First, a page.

In an effort to gather evidence through scientifically rigorous trials to guide optimal management of COVID-19, researchers in the US have started multiple parallel clinical trials. In this systematic review, the researchers evaluate the characteristics and issues surrounding simultaneous trials being conducted.
This systematic review, conducted in June 2020, used publicly available data using PRISMA (Preferred Reporting Items for Systematic Reviews and Meta-analyses) reporting guideline. The www.ClinicalTrials.gov registry was searched for all interventional trials related to COVID-19 and resulting data was analysed. Only one US-based registry was used that represents only a small fraction of trials going on around the world is a limiting factor.
After careful screening of the trials and eliminating inactive trials, a total of 674 trials were selected. Of these 83% (562) were randomised multigroup studies and 71% had a valid control group. Only 36% (201) were multicenter trials and chloroquine was the most tested intervention 132/562. Most trials (85%) focused on assessment of treatment and only 15% focused on prevention.
The most common end points that were being assessed included
- Onset of symptoms to the time taken for resolution (212 trials- 37.3%)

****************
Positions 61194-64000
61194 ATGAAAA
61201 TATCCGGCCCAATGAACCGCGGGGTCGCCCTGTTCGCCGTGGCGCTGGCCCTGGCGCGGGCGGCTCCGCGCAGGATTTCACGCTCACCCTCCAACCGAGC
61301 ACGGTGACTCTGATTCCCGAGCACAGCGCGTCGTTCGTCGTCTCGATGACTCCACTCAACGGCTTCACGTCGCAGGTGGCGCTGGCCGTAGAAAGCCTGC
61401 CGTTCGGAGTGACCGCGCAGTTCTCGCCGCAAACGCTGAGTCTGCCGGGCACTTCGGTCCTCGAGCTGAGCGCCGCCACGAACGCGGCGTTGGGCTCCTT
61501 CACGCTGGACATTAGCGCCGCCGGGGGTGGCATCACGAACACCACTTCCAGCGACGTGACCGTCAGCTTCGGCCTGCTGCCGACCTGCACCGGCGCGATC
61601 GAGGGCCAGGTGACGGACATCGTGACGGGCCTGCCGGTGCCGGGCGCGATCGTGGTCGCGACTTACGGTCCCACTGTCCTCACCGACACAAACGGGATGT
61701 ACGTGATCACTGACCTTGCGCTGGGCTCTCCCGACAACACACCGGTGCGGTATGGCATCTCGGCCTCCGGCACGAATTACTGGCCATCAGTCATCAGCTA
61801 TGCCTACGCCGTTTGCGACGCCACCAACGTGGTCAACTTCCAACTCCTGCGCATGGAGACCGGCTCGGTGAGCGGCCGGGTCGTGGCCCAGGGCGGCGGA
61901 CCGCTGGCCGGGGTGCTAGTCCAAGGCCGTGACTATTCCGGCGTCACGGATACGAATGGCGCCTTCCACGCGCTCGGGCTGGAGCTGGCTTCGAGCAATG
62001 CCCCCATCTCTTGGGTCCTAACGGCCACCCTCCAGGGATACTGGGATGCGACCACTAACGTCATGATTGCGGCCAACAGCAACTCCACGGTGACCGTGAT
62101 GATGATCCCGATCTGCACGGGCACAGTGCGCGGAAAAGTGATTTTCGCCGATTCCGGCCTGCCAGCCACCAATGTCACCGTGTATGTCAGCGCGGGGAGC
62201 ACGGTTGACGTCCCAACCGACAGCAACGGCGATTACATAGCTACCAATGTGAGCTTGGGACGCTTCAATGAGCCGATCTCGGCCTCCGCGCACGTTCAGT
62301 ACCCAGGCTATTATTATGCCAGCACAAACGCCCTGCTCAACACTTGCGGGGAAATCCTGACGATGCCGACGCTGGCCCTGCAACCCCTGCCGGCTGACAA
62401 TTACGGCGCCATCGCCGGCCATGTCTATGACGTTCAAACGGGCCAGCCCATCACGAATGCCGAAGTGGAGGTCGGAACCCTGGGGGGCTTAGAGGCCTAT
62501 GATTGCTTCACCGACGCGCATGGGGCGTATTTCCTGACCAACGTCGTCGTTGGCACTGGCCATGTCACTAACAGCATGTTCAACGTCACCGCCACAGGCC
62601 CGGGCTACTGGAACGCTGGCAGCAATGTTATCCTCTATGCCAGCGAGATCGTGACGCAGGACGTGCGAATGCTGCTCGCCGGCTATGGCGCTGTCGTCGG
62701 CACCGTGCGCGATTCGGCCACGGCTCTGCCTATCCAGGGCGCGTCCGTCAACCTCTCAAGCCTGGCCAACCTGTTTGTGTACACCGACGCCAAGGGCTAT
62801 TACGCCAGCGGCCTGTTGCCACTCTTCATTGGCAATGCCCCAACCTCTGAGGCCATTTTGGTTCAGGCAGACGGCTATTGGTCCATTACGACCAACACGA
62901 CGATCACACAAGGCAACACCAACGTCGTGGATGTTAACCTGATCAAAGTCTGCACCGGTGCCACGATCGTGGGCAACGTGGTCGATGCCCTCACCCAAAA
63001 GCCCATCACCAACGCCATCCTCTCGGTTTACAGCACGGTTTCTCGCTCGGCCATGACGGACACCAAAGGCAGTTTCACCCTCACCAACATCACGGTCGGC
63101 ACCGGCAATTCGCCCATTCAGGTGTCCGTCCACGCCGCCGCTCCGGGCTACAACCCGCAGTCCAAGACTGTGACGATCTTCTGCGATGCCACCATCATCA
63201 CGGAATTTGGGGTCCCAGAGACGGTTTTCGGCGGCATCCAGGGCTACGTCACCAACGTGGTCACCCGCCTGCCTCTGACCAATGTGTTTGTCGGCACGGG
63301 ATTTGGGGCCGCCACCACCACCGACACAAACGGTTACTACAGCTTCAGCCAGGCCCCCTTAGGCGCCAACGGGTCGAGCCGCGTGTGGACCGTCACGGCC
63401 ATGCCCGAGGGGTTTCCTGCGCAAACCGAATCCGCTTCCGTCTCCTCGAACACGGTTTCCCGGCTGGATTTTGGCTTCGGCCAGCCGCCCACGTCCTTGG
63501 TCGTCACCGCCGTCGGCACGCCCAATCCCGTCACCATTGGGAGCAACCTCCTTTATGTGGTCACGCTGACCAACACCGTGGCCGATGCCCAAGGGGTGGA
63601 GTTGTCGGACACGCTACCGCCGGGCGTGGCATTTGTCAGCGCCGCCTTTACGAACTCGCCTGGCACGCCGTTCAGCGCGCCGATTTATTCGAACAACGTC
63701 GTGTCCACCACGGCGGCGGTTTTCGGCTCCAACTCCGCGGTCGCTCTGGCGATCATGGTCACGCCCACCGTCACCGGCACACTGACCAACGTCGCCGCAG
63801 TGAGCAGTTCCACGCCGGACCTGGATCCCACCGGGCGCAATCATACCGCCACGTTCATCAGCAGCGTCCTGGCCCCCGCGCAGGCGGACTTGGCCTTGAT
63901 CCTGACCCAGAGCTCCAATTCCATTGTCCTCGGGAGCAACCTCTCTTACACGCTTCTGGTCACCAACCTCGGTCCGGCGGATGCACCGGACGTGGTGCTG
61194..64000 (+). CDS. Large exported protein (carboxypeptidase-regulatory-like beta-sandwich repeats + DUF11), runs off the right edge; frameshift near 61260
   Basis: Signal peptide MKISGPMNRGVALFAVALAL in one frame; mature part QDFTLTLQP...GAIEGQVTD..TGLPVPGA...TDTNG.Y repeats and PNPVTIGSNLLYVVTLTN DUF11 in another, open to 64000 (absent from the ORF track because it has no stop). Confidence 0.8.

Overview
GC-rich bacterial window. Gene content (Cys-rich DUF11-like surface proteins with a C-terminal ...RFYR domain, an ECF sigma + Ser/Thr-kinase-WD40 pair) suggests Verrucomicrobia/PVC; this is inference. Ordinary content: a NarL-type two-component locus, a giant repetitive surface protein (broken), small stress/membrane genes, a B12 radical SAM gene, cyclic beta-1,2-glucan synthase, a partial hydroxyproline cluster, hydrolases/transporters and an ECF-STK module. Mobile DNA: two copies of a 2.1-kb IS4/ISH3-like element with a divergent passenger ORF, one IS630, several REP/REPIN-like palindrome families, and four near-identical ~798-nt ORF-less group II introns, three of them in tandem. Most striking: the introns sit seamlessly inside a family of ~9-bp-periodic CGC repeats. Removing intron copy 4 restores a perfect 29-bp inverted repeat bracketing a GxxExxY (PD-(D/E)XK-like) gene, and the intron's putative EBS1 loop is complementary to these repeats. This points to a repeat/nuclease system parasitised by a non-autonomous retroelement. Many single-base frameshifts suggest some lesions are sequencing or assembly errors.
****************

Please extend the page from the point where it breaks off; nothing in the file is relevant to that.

- Mortality (180 trials- 32.0%)
- Clearance of virus (124 trials – 22.1%)
- Need for mechanical ventilation (57 trials -10.1%)
In this systematic review, the researchers found that the trial multiplicity rate was really high. For example, chloroquine was tested in 143 trials. While this multiplicity may provide a higher degree of data validation, it has an equally high probability of having positive findings owing to chance alone. These chance positive findings can lead to a wide use of an intervention that may not be effective or even dangerous.
High trial multiplicity rate can also compromise trial accrual and statistical power by creating an unnecessary competition between study participants as has already been witnessed in China. For example, the planned participant accrual for US-only COVID-19 treatment trials is about 45942 of which 13542 are for chloroquine-specific trials alone which makes it next to impossible to meet the enrollment target.
The medical community, institutional review boards, and regulators such as the US Food and Drug Administration (FDA) must coordinate efforts and devise a collaboration mechanism. They must work to standardise and synchronise study end points. Study end points should be objective in nature and include outcomes such as all-cause mortality, rates of mechanical ventilation, admission to intensive care etc. Coordination of efforts will reduce initiation of several similar trials at the same time eliminating publication bias as well as issues of incomplete participant accrual. Duplication can be reduced and participant accrual can be enhanced through the use of makeshift cooperative groups as well. Efforts should be made to facilitate pooled analyses across trials.
A concerted effort will pave the way for the generation of high-quality evidence that can be used to guide patient management with the potential to save millions of lives around the world.
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